The protagonist Pia, is essentially a 22 year old self absorbed party girl who fails to understand that actions have consequences. In the beginning of the book, I had to put it down and walk away a few times out of shear annoyance. I found Pia to be incredibly irritating and childish. Her world view is skewed and it makes it difficult to find empathy for her situation. I almost wanted to shout, “grow up”! Now, I understand that you cannot always identify with the character but her emotional depth and “growth” throughout the book feels forced and unnatural. She has a lot of demons to battle which I sympathized with. I was coming around to her mourning of the tragic loss of her first serious relationship until it was discovered to be a 2 year romance that took 4 years to get over. Now this is where I was super lost. Really?!!! 4 years and she still has a panic attack when she sees this dude and butchers a potential relationship. I understand that serious relationships are difficult to get over, but honestly I failed to sympathize with her. Not to mention her romance with Aidan, a 29 year old venture capitalist, is unrealistic at best. This dude is incredibly perceptive and too perfectly groomed for a 22 year old child who all of a sudden “grows up” in 6 weeks. I suppose it appeals to the inner romantic in people but again, it fails to be relatable in any sense of the term. Also the redeeming qualities and emotional/maturity hurdles Pia jumps through almost come off as obligatory and improbable. If I had to use one word for how I felt about the character it would be: exasperated. Also the other 4 girls had added some redeeming factors in the book at times, but still couldn’t quite tie it all together for me. That being said, this is a book series and the second book is out, though I’m not sure if I’ll give it a go at this point in time.


In the beginning, Pia has her annual meltdown party for the breakup of her serious boyfriend. Her antics get her fired from her first “big kid” job that her parents landed her. After finding out, her parents threaten to take her back to Zurich to keep an eye on her. She then lands a restaurant gig and through a variety of episodes manages to get into the food truck industry with funding coming from a loan shark. She finds insta-success with some help along the way along with chance encounters with a handsome British guy. During the story she manages to go through some self-destructive behavior, patching up then messing up, then patching up again the relationships with her roommates/friends. All of this is going on while dealing with paying off a loan shark, competing with another food truck, warding off her parents, and then magically finding herself in the end all within a 6 week timeframe. There are a lot of moving pieces to this book and the author does her best to tie them together but I just didn’t “get it”.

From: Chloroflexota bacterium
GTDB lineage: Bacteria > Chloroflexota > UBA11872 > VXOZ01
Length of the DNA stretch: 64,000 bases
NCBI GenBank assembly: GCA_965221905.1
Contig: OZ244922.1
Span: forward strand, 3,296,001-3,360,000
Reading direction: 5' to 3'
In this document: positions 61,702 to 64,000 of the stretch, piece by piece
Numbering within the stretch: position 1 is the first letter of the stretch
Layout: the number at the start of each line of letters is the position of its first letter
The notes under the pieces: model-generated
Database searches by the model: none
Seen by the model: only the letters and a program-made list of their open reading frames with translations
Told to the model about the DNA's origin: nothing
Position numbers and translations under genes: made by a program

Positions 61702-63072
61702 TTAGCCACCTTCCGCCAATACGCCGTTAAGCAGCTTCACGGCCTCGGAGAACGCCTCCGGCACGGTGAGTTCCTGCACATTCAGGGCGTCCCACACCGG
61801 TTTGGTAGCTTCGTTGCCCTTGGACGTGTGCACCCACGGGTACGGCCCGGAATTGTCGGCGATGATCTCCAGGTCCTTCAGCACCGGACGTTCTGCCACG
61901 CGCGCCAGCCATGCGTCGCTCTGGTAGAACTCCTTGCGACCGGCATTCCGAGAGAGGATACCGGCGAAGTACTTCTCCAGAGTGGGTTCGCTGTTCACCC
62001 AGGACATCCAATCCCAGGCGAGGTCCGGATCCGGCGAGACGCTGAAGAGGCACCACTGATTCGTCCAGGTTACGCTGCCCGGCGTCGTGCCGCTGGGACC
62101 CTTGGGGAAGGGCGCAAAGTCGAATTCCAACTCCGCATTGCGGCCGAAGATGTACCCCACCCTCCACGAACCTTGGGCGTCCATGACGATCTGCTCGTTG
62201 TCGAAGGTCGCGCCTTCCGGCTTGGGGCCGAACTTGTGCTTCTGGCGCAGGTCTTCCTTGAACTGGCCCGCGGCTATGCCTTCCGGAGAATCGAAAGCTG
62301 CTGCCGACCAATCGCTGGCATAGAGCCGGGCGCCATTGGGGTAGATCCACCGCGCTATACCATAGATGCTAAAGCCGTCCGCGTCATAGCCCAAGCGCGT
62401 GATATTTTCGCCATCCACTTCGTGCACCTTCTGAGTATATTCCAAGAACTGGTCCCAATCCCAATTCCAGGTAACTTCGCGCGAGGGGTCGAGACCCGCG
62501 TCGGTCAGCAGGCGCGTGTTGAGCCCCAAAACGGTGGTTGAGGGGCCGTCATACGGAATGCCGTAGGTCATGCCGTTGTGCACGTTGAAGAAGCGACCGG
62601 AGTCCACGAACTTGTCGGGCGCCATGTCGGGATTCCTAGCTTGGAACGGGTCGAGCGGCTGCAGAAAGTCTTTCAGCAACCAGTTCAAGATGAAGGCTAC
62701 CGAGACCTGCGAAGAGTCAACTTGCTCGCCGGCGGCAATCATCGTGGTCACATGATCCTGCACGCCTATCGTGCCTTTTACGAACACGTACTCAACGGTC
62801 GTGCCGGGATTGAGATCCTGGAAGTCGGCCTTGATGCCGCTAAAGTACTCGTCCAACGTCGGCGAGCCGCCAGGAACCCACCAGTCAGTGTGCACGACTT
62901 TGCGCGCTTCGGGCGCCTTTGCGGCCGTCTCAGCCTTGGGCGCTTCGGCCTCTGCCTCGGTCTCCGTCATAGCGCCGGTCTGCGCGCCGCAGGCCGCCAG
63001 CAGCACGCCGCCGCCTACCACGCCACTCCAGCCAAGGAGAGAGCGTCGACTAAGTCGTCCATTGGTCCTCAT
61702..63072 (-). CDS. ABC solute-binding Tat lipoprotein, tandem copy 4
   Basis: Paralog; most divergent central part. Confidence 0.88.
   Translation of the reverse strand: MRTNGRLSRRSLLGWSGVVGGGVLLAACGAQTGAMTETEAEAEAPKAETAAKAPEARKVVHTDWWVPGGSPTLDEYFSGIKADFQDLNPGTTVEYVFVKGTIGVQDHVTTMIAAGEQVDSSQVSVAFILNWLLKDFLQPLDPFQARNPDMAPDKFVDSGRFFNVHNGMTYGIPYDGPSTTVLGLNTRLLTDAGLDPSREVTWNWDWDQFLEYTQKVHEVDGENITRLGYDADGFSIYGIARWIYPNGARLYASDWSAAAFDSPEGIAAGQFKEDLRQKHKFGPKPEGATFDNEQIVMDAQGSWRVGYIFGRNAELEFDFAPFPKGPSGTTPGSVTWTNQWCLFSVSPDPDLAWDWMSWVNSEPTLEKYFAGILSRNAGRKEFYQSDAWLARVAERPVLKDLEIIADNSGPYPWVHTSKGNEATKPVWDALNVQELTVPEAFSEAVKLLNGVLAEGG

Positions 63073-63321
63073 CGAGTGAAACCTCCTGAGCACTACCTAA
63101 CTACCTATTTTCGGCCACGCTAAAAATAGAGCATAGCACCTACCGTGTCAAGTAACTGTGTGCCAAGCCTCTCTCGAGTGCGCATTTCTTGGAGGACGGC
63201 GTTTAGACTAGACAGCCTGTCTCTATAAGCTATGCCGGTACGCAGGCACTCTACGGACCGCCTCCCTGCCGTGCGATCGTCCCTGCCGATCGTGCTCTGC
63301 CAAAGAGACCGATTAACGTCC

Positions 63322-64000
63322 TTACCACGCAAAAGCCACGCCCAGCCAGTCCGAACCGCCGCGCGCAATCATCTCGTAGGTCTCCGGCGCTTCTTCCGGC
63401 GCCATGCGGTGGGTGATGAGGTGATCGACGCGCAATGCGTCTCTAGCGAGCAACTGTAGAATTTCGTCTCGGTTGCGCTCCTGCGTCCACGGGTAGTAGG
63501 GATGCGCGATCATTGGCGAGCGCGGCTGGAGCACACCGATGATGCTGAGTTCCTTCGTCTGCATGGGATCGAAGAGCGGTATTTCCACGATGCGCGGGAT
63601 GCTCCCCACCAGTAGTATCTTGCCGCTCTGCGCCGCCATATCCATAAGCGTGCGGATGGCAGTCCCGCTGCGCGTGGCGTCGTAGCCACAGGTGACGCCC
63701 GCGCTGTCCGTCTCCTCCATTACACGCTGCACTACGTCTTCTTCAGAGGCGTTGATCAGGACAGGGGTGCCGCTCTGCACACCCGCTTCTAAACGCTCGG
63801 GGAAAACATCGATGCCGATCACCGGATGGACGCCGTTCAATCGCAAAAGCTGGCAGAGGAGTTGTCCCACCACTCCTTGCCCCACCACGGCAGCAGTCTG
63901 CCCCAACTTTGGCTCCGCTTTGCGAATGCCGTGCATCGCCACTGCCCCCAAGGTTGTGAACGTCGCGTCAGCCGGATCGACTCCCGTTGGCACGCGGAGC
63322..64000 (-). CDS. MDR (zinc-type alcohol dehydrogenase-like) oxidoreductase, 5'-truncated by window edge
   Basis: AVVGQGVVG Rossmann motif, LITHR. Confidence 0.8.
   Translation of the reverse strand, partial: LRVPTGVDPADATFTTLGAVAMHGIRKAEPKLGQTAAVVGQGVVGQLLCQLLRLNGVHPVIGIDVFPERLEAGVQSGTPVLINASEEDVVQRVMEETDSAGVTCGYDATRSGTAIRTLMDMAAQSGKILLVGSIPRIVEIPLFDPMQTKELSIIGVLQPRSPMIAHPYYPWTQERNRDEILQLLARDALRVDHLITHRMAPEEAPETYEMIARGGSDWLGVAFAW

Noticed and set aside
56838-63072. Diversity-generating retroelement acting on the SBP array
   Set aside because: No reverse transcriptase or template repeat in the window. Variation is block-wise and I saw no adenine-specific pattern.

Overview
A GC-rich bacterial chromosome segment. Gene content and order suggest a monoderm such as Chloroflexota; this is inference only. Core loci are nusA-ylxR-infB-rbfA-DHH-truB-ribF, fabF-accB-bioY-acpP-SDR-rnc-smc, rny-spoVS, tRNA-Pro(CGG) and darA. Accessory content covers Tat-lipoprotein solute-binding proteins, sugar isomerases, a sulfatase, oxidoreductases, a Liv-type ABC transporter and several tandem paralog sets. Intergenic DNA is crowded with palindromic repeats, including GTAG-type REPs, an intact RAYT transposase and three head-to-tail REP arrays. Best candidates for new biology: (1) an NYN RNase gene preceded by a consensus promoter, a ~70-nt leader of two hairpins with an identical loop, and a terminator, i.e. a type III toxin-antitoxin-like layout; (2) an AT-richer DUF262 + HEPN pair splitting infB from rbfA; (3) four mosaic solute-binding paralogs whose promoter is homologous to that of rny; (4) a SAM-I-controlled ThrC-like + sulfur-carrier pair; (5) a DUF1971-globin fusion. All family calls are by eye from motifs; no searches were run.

Bottom Line

I think the author is a fantastic writer structurally. She strings sentences along together with ease in which you can easily run through the book fairly quickly. Her imagery is great and I could honestly see myself in the city right along with the characters. With that being said, that’s pretty much all that I was impressed with. Maybe my hopes/expectations were too high. When I first read reviews about the book, I thought to myself “finally, maybe someone out there has captured the plight of what 20somethings of this generation are going through”.Boy was I disappointed. Also I’d like to point out that all of these “broke girls” in the story had some monetary back up source of funding, which again many 20somethings of today cannot relate to. Also, not every 20something is a raving party girl; though the author attempts to portray the other roommates in that light. Seeing as I am 24, I thought I’d have an easier time relating to the characters as they are closer to my age. But honestly it kind of felt like a 1 note theme of “everyone has their own problems” but in the most cliche way. Don’t get me wrong it was a decent read, it just felt a little underdeveloped and lacking a sense of reality. I’ve heard great things about the author, so I’ll definitely give her some of her other books a shot, but the Brooklyn Girl Series just doesn’t do it for me. If you’ve read the book, I’d love to hear your take on it! 🙂